The Ways the Cookies Crumble
Each woman would bring a batch of home-baked cookies, she wrote. We would then get to sample all the cookies and bring a bag of treats home to our families. I adored the idea of getting to bring my teenage daughters such an array of home-baked sweets. I envisioned a room filled with charming baskets of star-shaped sugar cookies, generously topped with red or green frosting. I imagined a jolly basket of Santa cookies and a fragrant ginger-scented array of reindeer cookies. I fantasized about thumbprint cookies, shaped like snowflakes and gooey with jam, and about silky buttery sandies melting in my mouth. And…
Then I realized the implication; these holiday cookies would not only need to be beautiful, creative, and delicious, they would need to be presented in festive and unusual ways. I had never really made anything other than the occasional clumpy chocolate chip, peanut butter, or oatmeal cookie. Why hadn’t my mother been a more glamorous baker, I fretted, as I rummaged in the refrigerator for something to make for dinner. She only made the plainest of cookies—date crumbs, peanut butter, and chocolate chip. As I boiled water for pasta and heated up the jar of marinara sauce, a number floated into my head and I dialed it.
“If I go to this party, will you help me with a recipe and a cute idea for presenting the cookies?” I asked my friend Judith, who was graced with five-star baking abilities.
“Of course,” she said. Judith’s aplomb would fit right in at such a gathering. Briefly, I wondered if she could attend in my place and just deliver my treats to me.
I told my daughters the good news—in several weeks we would have our own private holiday cookie festival. Since our sweets were usually made by some giant corporate entity, they were ultra-excited.
A week later, I received a thick packet in the mail. Judith had selected a number of “easy” recipes for me. I smiled as I looked over the pictures of adorable cookies with a cute holiday twist.
I frowned as I read through the baking instructions; each cookie demanded its own specialized pan, gourmet tool, thermometer, or esoteric ingredient.
As the day of the cookie party neared, I had no recipe, no cookies, no plan, and nothing good to wear.
That night at dinner, I said, “I don’t think I can go to the party.”
“Why not?” Sarah said sharply. She was thirteen and took promises and plans very seriously. Plus, she had a highly sophisticated taste for sweets and was looking forward to expanding her repertoire.
“I can’t just walk in carrying a paltry tray of blobby looking chocolate chip cookies.” My throat constricted and I wished I were a mother who could whip up a butterscotch soufflé from ingredients that just happened to be in my kitchen cabinets.
“Why not?” my older daughter Jessica said. Even during the holiday season, she kept to her black-themed wardrobe. She looked Gothic and serious as she said, “Everyone else will be all silver bells and fancy sprinkles. You will represent the good old- fashioned approach to the holidays; your simplicity will be refreshing.”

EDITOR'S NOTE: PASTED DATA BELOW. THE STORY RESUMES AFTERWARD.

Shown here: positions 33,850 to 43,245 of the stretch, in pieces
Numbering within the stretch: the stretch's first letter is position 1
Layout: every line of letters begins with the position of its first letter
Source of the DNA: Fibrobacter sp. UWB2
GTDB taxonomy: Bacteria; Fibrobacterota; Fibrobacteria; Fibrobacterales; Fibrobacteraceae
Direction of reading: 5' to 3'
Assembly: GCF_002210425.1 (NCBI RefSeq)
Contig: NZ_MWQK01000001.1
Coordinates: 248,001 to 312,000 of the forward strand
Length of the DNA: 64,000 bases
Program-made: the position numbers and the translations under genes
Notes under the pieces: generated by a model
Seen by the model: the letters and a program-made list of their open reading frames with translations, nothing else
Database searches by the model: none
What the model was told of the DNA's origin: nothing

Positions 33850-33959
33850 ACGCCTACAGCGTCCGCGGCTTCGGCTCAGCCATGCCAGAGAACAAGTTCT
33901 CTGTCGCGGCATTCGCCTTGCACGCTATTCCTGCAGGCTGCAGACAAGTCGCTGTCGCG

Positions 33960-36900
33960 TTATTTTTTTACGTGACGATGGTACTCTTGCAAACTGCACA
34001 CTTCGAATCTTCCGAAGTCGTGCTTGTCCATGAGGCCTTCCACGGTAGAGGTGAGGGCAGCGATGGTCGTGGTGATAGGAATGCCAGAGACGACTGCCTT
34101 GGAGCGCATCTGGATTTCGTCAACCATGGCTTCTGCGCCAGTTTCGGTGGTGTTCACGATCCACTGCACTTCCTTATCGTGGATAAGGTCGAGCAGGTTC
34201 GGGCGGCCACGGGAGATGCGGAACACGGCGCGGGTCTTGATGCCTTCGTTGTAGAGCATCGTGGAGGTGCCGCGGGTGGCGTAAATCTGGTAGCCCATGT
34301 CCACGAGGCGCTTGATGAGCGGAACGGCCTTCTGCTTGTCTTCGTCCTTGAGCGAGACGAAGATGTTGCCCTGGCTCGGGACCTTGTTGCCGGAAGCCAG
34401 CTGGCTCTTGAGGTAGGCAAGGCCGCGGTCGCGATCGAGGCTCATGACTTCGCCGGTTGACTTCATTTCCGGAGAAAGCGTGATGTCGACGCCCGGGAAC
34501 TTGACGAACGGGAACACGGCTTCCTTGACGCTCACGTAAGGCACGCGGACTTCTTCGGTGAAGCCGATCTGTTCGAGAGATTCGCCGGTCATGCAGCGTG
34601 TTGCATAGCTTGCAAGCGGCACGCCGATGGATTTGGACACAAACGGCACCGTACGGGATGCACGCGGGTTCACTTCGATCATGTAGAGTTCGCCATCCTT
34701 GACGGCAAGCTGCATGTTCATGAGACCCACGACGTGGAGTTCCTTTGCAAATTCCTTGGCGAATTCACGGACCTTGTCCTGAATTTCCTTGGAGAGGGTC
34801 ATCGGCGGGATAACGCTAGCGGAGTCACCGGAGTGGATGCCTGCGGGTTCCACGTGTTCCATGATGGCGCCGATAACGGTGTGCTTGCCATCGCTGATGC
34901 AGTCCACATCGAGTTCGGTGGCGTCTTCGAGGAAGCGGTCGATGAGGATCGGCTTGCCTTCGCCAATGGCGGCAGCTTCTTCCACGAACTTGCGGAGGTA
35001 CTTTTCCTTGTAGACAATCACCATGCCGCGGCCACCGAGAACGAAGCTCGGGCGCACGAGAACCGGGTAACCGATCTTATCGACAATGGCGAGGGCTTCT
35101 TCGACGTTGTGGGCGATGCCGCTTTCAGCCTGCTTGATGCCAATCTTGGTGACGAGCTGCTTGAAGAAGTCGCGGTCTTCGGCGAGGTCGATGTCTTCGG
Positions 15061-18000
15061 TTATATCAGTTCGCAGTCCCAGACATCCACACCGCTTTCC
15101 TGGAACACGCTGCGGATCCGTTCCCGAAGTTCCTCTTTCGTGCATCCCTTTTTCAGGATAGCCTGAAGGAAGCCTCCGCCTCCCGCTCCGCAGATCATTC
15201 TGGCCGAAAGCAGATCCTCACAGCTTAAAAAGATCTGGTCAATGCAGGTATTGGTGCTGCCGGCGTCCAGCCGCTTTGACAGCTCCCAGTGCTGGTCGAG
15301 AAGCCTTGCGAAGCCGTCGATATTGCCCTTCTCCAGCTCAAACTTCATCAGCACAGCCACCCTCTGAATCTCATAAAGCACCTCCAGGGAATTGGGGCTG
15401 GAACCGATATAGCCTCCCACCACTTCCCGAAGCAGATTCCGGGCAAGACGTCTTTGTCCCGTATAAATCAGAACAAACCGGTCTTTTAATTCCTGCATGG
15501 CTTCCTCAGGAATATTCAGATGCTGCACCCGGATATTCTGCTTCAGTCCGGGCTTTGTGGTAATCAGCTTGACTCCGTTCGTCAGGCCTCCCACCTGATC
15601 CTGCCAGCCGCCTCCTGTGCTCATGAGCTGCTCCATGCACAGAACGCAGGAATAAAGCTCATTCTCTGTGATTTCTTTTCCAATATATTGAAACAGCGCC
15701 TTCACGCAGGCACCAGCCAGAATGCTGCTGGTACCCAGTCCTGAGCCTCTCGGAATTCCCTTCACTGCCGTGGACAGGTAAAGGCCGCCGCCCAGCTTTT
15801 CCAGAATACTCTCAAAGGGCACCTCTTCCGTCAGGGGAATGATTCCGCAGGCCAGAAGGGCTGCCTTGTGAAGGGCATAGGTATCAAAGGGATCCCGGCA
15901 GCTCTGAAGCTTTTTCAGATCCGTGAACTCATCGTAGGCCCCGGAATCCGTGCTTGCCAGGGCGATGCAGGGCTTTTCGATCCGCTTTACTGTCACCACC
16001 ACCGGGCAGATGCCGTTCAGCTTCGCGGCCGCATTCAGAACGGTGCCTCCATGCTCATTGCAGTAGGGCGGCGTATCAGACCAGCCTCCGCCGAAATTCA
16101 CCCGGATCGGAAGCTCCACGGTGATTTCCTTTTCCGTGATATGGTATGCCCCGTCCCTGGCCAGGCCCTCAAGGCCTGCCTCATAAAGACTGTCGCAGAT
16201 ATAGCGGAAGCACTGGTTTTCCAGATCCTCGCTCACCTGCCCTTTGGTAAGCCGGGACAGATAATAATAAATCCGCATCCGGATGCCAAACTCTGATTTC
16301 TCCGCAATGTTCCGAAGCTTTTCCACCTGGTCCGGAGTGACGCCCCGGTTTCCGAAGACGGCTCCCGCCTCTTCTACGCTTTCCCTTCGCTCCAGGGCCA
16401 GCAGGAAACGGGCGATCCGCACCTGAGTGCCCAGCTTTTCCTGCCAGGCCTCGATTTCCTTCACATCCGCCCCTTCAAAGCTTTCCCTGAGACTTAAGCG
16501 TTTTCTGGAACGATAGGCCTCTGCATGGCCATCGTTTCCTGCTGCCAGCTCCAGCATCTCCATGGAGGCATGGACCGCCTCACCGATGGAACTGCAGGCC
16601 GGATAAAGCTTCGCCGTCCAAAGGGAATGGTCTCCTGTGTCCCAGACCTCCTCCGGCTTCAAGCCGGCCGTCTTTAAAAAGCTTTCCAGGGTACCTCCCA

I took a breath and considered her words. If worse came to worse, I could always pretend I never saw those cookies before in my life.
That evening, my daughters and I made chocolate chip cookies and put them in a tin lined with aluminum foil. In honor of the season, I unearthed a shiny red bow to top the tin.
Walking into the party was like walking into a fairyland. Christmas lights lined the windows and a sparkling tree spread its branches into the living room. The dining room table looked like the December cover of Gourmet magazine. Stars, hearts, Christmas trees, snowmen, all the icons of the season were glowing with icing and sprinkles.
Some cookies were nestled in hand-made wreathes. Others shone from star-shaped or tree shaped boxes. A miniature set of reindeer surrounded a bejeweled fruitcake. A galaxy of colorful star-shaped cookies decorated a tiered silver-server. I admired each display while looking for a quiet corner where I could tuck in my tin of chocolate chips. I finally settled them between candy cane cookies and gingerbread Santas.
My hostess offered me champagne and the conversation flowed. Then she announced, “It’s time to gather the cookies.” She had a large silver gift sack for each of us and encouraged us to take several of each cookie. As I toured the table, I sneaked a look at my humble confection. What if no one took any? What if I had to bring the whole batch home? What if… The doubts daunted me as I filled my sack with delectables.
“Who made the chocolate chip cookies?” someone asked. The room quieted and my breath quickened. As the silence spread, I finally said, “I did.”
“What an interesting idea,” someone said.
“I never would have thought of it. It’s comforting. These cookies remind me of my mother and home.”
I smiled as I put three Santas in my sack and headed for the reindeer.
That evening my daughters and I had a magnificent holiday feast, consisting of cookies, cookies, and cookies.
“Here’s the strange thing, Mom,” Jessica said, as she leaned back, sated. “Your cookies are really just as good as any of them. Not as cute, but just as delicious.”
“More delicious,” Sarah said.
I smiled, thinking that about my mom’s cookies when I was growing up. Maybe there was something about the plain old recipes offered in the plain old way, so sturdy, so unglamorous, and yet so deliciously like coming home.
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